If You Go
What: “Porgy and Bess”
When: 7:30 p.m. March 9
Where: Stambaugh Auditorium, 1000 Fifth Ave., Youngstown
Tickets: $25, $35 and $55 at stambaughauditorium.com, by phone at 330-259-0555, and at the box office
By GUY D’ASTOLFO
Karen Clark-Green has a long history with “Porgy and Bess.” The former opera singer has performed in the Gershwins’ masterpiece dozens of times, and has sung multiple roles, including the lead role of Bess seven times.
She has also served as director at least a half-dozen times, the first of which was in 1988.
Clark-Green – a Warren native whose lengthy professional theater career includes being a playwright, actor, drama coach and dance instructor – is co-directing the March 9 production of “Porgy and Bess” at Stambaugh Auditorium and also serving as choreographer.
“Porgy” is universally considered to be the first great American opera, and Clark-Green took a break from rehearsal earlier this week to talk about what sets it apart.
“‘Porgy and Bess’ is more than an opera,” she said. “It is an experience. The Gershwin brothers were geniuses at writing and in how they set up the story. Most people are not familiar with it, or else they think ‘opera ... Mozart.’
“[‘Porgy and Bess’] is jazz-infused music. You won’t be able to sleep at night, it will be so in your head.”
The story revolves around Bess, a young woman who moves from New York to the isolated and close-knit community of Kittiwah Island off the South Carolina coast in the 1930s with Sportin’ Life, her pimp and a drug dealer.
There she meets Crown, who fascinates her, and the unfortunate Porgy, who takes her in when she is desperate.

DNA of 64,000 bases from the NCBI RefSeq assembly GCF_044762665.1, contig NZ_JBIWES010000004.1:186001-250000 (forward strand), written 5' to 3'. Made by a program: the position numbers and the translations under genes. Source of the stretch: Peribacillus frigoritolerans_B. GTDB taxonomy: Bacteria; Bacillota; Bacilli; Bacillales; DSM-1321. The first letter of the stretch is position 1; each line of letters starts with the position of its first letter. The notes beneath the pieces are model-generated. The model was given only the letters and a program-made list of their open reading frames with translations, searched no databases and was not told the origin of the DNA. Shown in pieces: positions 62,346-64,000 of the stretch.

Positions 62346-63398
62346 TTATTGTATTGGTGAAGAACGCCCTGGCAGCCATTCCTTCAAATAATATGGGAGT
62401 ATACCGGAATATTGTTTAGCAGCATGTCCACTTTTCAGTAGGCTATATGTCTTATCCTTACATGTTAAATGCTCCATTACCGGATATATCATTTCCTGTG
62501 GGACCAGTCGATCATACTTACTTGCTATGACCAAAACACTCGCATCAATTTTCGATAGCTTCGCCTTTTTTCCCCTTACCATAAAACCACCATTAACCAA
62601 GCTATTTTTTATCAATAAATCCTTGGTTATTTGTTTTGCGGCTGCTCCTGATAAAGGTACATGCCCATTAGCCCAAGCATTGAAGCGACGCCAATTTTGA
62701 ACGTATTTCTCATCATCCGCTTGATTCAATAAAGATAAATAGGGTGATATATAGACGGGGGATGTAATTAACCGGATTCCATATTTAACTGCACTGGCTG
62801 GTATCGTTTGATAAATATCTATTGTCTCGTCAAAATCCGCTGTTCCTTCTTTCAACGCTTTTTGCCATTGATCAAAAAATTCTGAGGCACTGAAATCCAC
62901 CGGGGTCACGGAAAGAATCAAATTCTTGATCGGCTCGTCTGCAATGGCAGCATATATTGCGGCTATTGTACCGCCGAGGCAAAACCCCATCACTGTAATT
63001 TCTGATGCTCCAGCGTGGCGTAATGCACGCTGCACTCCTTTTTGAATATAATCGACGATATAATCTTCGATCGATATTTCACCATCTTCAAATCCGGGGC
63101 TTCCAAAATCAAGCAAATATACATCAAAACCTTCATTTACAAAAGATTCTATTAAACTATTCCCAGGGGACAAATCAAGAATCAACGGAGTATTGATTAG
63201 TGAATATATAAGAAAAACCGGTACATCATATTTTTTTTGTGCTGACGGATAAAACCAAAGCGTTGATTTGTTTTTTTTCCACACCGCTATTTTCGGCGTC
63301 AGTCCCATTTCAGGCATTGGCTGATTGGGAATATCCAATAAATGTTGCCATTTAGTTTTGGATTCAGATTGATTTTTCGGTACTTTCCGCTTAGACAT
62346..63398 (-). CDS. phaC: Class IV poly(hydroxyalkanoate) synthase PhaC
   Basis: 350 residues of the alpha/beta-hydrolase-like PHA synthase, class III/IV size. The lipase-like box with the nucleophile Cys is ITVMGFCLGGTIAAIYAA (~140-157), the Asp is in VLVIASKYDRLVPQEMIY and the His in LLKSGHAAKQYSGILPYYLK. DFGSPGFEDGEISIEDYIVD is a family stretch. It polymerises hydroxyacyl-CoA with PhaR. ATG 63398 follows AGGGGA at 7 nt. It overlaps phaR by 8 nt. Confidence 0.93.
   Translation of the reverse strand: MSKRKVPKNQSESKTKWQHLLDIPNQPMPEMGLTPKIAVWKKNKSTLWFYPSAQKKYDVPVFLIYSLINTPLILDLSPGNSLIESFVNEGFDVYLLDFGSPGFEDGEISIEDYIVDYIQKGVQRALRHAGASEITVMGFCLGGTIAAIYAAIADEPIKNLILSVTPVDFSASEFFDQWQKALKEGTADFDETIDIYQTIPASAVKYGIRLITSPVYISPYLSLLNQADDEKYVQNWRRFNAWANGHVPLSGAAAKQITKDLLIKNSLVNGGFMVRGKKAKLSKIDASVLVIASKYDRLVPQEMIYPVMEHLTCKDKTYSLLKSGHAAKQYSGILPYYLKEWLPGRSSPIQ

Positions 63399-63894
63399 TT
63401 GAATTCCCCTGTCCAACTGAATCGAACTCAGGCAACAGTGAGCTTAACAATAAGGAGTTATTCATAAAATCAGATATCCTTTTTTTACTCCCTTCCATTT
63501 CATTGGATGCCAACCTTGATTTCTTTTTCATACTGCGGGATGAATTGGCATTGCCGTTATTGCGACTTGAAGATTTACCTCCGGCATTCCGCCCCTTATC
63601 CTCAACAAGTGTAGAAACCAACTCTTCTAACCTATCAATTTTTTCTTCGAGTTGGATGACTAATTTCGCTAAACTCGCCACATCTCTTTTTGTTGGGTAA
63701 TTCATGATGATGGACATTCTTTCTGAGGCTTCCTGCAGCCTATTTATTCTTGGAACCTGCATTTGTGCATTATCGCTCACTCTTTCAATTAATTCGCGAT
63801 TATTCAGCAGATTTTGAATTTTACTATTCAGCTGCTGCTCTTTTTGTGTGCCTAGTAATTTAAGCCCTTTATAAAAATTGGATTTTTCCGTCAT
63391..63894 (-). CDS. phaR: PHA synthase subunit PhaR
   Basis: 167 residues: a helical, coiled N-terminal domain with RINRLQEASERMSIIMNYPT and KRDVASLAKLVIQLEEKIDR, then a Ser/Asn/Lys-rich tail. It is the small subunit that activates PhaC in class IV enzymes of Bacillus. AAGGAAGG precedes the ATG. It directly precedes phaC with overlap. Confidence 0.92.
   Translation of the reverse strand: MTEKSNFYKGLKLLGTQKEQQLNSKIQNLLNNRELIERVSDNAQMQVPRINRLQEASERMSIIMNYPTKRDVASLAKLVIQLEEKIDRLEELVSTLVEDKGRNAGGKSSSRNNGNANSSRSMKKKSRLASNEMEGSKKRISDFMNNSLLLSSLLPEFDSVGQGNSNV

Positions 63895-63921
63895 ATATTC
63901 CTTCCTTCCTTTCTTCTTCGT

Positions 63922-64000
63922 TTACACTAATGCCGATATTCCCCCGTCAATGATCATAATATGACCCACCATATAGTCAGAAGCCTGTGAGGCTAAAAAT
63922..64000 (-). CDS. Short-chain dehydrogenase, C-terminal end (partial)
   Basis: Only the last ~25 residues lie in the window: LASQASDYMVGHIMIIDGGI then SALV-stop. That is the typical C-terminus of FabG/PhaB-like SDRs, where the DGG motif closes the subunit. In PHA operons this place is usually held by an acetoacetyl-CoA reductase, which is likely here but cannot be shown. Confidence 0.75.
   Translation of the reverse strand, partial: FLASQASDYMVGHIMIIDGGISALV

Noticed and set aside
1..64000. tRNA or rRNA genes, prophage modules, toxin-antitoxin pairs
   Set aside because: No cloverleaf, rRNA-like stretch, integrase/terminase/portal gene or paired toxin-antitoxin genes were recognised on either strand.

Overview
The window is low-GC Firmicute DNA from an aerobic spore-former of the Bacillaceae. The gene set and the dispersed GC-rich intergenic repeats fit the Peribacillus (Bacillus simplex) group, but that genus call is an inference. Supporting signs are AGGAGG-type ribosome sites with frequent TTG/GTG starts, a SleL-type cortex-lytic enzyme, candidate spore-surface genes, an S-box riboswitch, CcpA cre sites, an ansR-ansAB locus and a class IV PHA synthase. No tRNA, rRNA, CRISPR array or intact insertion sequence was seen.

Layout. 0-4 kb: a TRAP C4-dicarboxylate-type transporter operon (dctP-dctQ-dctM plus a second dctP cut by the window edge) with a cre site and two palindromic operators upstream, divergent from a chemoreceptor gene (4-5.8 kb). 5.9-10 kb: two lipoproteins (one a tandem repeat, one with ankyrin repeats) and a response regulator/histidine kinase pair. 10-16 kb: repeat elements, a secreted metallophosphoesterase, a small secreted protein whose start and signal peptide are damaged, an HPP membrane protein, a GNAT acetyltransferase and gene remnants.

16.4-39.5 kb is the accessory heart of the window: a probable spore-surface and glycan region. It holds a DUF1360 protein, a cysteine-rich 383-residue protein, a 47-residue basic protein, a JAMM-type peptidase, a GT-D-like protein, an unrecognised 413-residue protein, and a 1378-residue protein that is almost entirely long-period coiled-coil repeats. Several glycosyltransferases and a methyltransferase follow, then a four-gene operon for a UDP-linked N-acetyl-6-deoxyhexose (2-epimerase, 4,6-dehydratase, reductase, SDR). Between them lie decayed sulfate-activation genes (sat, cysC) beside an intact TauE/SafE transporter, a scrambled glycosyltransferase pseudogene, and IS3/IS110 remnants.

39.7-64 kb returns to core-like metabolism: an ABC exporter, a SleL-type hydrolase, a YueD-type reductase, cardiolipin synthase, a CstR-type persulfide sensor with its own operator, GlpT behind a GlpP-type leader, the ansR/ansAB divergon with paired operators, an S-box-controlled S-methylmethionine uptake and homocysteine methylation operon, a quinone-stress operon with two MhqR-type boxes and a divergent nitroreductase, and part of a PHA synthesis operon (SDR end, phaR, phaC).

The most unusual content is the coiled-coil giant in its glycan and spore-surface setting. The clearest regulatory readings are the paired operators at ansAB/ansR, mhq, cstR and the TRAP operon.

Clark-Green first appeared in “Porgy and Bess” in 1976 as part of a touring company that brought the show to Europe.
“We were in Austria, Germany and the then-Yugoslavia,” she said. “We did a lot of performances behind the Iron Curtain and we went through some experiences there. Our bus was stopped and armed men would get on [at checkpoints]. In our hotel rooms they controlled what we listened to.
“So many people came to see it because they knew about the opera. Us being Americans, and especially African-Americans, we were novelties to them. It was an outdoor show, and thousands of people came to see it, walking and riding bicycles.”
The production at Stambaugh is being presented by the venue, which has contracted with Opera Western Reserve and the Warren Philharmonic Orchestra. David Vosburgh of OWR is co-directing, and Susan Davenny Wyner of WPO is music director.
The goal of adding a spring production, according to Stambaugh general manager Matt Pagac, is to introduce opera to a wider audience. It’s an experiment that could turn into an annual event that will complement OWR’s productions at the auditorium every November.
“Porgy and Bess” will be the first opera sung in English at Stambaugh in recent memory.
Co-director Vosburgh said the production willl be a semi-staged concert version – the chorus will be on stage but will not generally serve as actors in each scene – with minimal scenery. There will be three platforms across the stage, with the homes of Bess and Porgy on either side and central action in the middle.
In accordance with the Gershwins’ request, all principal characters will be African American.
“Porgy” marks the first time OWR has collaborated with Clark-Green. “Her knowledge of the piece has been invaluable,” said Vosburgh, who is the director and founder of OWR.
The cast includes several veterans of OWR productions, including Rhea Olivacce as Bess, Jonathan Stuckey as Porgy, and Brian W. Johnson as Crown,
Johnson has appeared in 38 productions of “Porgy,” 20 of which also included Clark-Green.
Matthew W. Jones II plays Sportin’ Life, Amber R. Monroe is Clara, Charlene Canty is Serena, Mazhorell Johnson is Maria, Arielle Green is Annie, Sierra McCorvey is Lily and Eric McKeever is Jake. Rounding out the cast are Tylon Johnson, James Locker, Martin Charles Moore, Jack Ballantne, Terry Shears, keneth Brown, Anthony Humphrey, Dean LaSalandra and Rebecca Enlow.
The chorus includes Ana Acosta, Beverly Dubose, LaNae Ferguson, Carla Gipson, Rosie Hooks, TaeShawn Madison, Evelyn Laverne Johnson, Cartolyn D. Little-Stone, Lois E. Thornton, Donna Wynn, David Pratt, James Tereba, Albert V. Wilkes, Martin Charles Moore and Stephen Echols. John Simsic is chorus master.